While problems like the mafia might seem distant to a UK audience, he added, “I want to tell you, this is about you, this is about your Government.”
Mr Saviano first raised the issue of the UK’s role in facilitating crime and corruption – and apparent British indifference to it – last July, in an interview with The Independent.
He said then that the UK played a key role in the international drugs trade.
“Mexico is its heart,” he said, “And London is its head”.
His comments came a month after a strategic assessment by the UK’s National Crime Agency stated: “We assess that hundreds of billions of US dollars of criminal money almost certainly continue to be laundered through UK banks, including their subsidiaries, each year.
“The scale of the laundering, despite the UK’s leading role in developing international standards to tackle it, is a strategic threat to the UK’s economy and reputation.
“The banking sector continues to be the biggest producer of suspicious activity reports.”
But most Britons, Mr Saviano claimed, did not seem bothered by this - even though in 2012 HSBC, the UK’s biggest bank, paid a record $1.9bn (£1.2bn) to settle claims by the US authorities that it had allowed Mexican drugs traffickers to deposit thousands of dollars a day in HSBC accounts.
“The biggest UK bank!” said Mr Saviano. “Yet it has scarcely been written about. The British treat it as not their problem, because there aren’t corpses on the streets.
“They think it’s all happening ‘over there somewhere’, so they needn’t worry about it.”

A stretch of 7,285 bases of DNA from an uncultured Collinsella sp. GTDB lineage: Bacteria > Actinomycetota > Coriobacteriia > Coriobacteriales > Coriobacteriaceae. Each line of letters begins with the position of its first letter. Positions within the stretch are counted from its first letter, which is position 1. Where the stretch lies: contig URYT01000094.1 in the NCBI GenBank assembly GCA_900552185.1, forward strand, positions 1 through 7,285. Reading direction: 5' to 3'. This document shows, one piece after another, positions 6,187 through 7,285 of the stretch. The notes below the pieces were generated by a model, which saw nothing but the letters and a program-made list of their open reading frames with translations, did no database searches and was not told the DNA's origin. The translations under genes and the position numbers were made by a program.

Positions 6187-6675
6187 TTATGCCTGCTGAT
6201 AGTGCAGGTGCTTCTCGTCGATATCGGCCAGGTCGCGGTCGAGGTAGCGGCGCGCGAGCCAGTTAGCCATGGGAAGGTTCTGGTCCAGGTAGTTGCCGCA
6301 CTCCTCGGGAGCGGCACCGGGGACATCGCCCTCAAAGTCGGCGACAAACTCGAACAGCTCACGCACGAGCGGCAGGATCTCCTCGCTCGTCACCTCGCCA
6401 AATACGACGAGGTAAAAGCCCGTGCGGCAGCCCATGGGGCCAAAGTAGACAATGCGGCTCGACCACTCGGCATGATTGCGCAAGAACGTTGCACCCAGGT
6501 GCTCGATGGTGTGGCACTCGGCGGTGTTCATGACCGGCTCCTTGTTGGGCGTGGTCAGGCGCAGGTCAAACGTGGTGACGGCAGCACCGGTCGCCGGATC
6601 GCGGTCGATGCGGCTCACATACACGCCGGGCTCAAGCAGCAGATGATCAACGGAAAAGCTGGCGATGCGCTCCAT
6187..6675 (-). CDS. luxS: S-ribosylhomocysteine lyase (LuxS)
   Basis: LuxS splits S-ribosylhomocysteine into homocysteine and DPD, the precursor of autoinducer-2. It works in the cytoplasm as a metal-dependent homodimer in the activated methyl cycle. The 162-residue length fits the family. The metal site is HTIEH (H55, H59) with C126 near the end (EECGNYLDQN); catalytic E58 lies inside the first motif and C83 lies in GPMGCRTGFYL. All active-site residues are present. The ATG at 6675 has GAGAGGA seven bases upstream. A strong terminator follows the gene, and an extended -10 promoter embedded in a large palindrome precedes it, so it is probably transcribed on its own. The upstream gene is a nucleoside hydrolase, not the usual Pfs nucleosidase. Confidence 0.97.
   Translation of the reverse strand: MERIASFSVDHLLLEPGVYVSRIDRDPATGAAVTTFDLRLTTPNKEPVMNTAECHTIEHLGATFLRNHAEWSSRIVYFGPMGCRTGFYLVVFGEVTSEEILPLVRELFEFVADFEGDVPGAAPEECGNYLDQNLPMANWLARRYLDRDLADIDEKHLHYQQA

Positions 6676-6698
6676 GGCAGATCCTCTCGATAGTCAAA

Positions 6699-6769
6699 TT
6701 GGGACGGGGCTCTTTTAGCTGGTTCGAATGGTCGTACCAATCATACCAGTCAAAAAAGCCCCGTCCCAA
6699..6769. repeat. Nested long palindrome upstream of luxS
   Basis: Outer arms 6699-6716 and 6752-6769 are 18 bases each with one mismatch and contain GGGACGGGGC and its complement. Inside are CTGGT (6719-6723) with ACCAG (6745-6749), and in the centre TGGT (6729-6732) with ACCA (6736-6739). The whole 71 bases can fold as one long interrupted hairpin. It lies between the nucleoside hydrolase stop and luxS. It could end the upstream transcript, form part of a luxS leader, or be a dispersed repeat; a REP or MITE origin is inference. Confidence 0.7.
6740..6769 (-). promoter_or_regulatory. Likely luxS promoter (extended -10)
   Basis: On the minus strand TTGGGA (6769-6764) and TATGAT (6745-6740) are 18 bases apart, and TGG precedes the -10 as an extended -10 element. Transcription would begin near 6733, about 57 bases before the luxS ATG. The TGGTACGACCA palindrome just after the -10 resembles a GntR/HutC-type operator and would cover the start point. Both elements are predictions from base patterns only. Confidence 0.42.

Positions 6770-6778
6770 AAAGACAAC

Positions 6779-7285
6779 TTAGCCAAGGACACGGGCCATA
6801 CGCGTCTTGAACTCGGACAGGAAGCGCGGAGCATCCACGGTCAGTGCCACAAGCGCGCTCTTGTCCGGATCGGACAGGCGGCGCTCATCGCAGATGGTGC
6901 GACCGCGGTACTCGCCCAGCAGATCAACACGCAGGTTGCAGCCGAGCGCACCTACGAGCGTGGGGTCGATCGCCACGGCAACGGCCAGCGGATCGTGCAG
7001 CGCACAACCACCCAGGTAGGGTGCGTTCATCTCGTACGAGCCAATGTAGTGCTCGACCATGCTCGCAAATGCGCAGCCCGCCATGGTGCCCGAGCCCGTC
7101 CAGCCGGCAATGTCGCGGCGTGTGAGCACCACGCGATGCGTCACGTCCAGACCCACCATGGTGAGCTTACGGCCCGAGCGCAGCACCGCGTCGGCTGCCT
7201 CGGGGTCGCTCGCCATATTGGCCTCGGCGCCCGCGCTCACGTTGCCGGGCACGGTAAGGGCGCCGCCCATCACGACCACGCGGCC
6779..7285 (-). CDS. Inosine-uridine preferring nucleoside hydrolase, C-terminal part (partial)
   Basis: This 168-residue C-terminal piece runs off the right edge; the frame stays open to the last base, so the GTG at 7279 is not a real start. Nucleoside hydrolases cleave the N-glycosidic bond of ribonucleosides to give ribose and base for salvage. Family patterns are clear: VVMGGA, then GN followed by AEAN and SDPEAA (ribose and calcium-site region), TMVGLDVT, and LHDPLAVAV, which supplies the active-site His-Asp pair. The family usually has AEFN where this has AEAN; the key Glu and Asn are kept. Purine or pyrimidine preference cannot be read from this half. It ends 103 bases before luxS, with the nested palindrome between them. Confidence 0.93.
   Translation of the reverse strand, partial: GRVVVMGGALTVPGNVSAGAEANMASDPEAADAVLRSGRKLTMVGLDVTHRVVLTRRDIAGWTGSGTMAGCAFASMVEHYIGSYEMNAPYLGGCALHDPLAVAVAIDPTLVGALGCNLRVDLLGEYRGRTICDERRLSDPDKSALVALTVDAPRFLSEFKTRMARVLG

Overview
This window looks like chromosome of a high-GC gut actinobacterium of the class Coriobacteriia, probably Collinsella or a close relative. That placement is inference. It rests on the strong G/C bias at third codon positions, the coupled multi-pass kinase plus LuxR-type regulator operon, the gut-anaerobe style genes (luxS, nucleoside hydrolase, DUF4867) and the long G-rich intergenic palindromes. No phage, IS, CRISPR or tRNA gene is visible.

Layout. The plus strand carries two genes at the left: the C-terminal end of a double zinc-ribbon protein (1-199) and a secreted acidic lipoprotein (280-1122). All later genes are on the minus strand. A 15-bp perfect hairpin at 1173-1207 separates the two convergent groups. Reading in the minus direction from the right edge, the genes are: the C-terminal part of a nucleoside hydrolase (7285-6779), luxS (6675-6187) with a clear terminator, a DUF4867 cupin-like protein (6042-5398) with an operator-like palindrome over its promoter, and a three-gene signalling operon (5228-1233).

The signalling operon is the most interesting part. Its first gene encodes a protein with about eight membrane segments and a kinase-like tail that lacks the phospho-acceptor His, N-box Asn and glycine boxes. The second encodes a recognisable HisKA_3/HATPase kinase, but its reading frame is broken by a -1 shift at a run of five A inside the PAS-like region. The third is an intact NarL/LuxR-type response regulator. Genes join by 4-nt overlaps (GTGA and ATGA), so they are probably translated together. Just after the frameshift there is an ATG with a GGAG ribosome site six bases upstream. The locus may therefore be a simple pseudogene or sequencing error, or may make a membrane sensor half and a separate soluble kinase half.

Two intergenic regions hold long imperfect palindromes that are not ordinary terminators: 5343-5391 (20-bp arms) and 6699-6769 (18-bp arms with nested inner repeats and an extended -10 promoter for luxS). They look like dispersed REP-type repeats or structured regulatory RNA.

Spokespeople for HSBC have said the bank is “committed to combatting financial crime” and has made fundamental changes since 2012.
In February this year HSBC also said it plans to vigorously defend attempts to sue it by families of US citizens killed by Mexican drugs cartels who are alleging the bank allowed the criminals to launder money.
A National Crime Agency spokesman told The Independent: “The NCA estimates that hundreds of millions of pounds are laundered in or through the UK every year. This is in the context of the UK as a global financial centre with trillions of pounds worth of transactions made each year.
“We are working to improve the response to this threat, including sharing intelligence with major financial institutions to identify and interdict illicit financial flows; and identify those professionals (lawyers, accountants, company formation agents) who enable laundering to take place. We are also working with other Government departments to ensure the commitments of the PM’s recent summit on corruption and the Government’s Anti-Money Laundering Action Plan are delivered.”
A Government spokesperson said: “It is utterly ridiculous to suggest the UK is the world’s most corrupt country. Since 2010, the UK Government has introduced some of the world’s strictest legislation on bribery, led the way on tackling tax evasion - bringing in more than £2 billion from offshore tax evaders, and co-chaired a UN panel that put tackling corruption at the heart of the new UN Development Goals.
“Corruption is a cancer at the heart of so many of the world’s problems and no country is immune. That is why the Prime Minister announced a number of initiatives at the international Anti-Corruption Summit on 12 May, including a new public register of beneficial ownership to stop corrupt individuals hiding illicit funds through London’s property market or being awarded public contracts.”